As we gear up for 2015 peak, here is a feature from the very start of the year, which appeared in the first print edition of our magazine. In it, our executive edit0r, Emma Herrod, reflected on how the industry coped with Black Friday and Christmas. Did a combination of click-and-collect, and Sunday delivery, really help save Christmas? And if that’s the case, can they be called upon once again?
UK shoppers spent just 5% more in December 2014 than they did in 2013 as almost a fifth of online Christmas shopping was done over the long Black Friday weekend at the end of November, according to CapGemini and ecommerce industry association IMRG.
What seemed like a long weekend for ecommerce was an even longer time for many working in back-end operations and logistics as parcel volumes over the Black Friday weekend increased by 30% above the expected level. MetaPack recorded 2.5 million parcels – a thousand a minute – across retailers using its systems. There was also an 86% increase in the number of cross-border shipments compared to 2013.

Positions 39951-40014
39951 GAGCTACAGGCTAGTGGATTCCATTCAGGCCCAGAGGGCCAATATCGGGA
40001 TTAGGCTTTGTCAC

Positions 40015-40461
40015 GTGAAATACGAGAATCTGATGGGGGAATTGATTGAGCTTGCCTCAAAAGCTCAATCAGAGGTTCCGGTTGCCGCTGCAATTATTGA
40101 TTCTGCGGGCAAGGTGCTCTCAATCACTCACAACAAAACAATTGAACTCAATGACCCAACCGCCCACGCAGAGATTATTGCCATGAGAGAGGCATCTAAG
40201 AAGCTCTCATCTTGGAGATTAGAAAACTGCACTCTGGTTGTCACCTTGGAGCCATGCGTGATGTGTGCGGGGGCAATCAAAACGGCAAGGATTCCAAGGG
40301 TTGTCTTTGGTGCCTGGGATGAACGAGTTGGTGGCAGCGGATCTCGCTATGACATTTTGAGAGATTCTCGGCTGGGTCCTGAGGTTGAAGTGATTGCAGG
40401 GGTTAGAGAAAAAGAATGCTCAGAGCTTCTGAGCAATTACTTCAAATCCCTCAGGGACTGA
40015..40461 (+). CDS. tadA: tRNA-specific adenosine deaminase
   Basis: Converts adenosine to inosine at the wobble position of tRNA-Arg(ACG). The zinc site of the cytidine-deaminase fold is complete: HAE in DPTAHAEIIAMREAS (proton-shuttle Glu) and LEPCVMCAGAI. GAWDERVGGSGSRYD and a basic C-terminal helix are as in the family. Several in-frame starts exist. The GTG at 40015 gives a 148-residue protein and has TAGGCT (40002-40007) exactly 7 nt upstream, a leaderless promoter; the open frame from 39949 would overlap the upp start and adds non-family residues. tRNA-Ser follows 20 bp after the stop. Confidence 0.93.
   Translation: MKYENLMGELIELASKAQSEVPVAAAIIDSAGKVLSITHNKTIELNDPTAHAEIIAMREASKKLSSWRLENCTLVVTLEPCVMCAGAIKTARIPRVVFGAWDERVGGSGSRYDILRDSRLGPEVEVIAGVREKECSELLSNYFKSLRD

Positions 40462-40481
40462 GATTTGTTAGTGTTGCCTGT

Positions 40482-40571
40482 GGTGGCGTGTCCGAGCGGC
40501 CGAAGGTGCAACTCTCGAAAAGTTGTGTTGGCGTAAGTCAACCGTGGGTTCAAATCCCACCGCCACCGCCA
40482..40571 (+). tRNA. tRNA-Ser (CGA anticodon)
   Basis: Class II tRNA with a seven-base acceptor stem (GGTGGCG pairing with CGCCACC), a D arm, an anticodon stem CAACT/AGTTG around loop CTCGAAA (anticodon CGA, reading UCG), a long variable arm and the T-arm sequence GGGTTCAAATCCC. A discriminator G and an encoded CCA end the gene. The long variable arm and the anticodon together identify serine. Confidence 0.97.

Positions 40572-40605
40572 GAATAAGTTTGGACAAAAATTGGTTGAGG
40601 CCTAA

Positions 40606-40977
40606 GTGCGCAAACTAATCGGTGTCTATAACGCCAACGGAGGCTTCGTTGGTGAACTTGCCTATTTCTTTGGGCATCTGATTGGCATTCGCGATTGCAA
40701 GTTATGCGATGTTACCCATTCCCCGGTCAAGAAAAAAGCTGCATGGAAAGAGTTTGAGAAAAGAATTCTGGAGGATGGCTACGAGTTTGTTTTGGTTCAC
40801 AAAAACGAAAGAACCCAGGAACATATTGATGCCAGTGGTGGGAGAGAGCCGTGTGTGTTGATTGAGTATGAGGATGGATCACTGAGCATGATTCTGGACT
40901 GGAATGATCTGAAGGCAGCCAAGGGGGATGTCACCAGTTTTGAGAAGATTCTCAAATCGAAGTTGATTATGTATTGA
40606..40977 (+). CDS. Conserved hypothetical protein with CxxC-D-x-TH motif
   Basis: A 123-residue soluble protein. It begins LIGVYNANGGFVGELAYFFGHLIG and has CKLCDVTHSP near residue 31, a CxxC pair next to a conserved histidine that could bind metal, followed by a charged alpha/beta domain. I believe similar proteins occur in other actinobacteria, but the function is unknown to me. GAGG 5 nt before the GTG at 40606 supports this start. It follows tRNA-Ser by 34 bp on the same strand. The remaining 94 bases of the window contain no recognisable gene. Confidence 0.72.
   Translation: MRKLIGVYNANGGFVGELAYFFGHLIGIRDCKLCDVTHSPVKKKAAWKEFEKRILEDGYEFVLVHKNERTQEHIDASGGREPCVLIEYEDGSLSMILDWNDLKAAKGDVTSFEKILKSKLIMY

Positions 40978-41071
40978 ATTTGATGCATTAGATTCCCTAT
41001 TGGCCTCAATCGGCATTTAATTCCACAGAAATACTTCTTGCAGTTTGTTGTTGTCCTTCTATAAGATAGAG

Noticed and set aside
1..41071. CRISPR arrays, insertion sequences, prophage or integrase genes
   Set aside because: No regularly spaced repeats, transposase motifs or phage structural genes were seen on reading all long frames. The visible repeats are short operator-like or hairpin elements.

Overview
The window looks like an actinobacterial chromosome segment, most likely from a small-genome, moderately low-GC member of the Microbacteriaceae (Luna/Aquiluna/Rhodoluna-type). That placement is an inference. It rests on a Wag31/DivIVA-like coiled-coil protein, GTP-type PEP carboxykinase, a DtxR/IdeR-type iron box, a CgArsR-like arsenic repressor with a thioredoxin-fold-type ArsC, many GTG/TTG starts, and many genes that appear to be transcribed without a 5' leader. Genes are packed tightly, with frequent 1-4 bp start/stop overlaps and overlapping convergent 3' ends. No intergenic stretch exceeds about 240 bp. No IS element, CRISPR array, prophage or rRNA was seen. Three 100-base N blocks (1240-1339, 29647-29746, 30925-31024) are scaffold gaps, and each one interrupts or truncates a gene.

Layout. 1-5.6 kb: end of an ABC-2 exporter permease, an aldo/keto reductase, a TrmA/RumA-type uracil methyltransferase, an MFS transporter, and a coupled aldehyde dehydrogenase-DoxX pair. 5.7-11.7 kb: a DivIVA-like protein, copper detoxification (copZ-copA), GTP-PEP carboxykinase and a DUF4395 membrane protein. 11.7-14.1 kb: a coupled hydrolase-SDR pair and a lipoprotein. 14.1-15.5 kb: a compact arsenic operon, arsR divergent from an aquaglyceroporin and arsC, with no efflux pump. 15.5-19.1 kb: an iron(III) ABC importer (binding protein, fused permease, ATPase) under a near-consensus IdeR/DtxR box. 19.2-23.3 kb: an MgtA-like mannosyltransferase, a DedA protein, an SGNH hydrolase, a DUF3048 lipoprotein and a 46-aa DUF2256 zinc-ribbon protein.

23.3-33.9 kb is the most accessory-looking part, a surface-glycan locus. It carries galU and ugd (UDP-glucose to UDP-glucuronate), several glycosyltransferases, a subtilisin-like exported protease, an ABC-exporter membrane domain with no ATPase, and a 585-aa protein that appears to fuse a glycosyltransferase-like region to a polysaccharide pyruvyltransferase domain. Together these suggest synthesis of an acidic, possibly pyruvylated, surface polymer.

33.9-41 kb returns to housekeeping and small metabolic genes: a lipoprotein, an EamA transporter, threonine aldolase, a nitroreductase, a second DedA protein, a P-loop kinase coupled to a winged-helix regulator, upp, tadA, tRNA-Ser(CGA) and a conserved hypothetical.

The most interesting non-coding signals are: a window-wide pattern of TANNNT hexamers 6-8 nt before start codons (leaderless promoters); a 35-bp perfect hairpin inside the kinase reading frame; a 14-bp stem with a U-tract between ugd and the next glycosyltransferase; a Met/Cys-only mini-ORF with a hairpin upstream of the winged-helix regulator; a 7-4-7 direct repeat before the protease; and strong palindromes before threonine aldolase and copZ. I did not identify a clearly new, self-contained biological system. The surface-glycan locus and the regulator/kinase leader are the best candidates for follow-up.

Some 70% of UK e-retailers ran promotions over the Black Friday weekend with sales up by 180%. Even those retailers that didn’t run promotions enjoyed the halo effect with sales increasing by 24%. In total, 17% of Christmas sales were made during the week commencing 23 November, according to IMRG with £810m spent on Black Friday and £720m on Cyber Monday.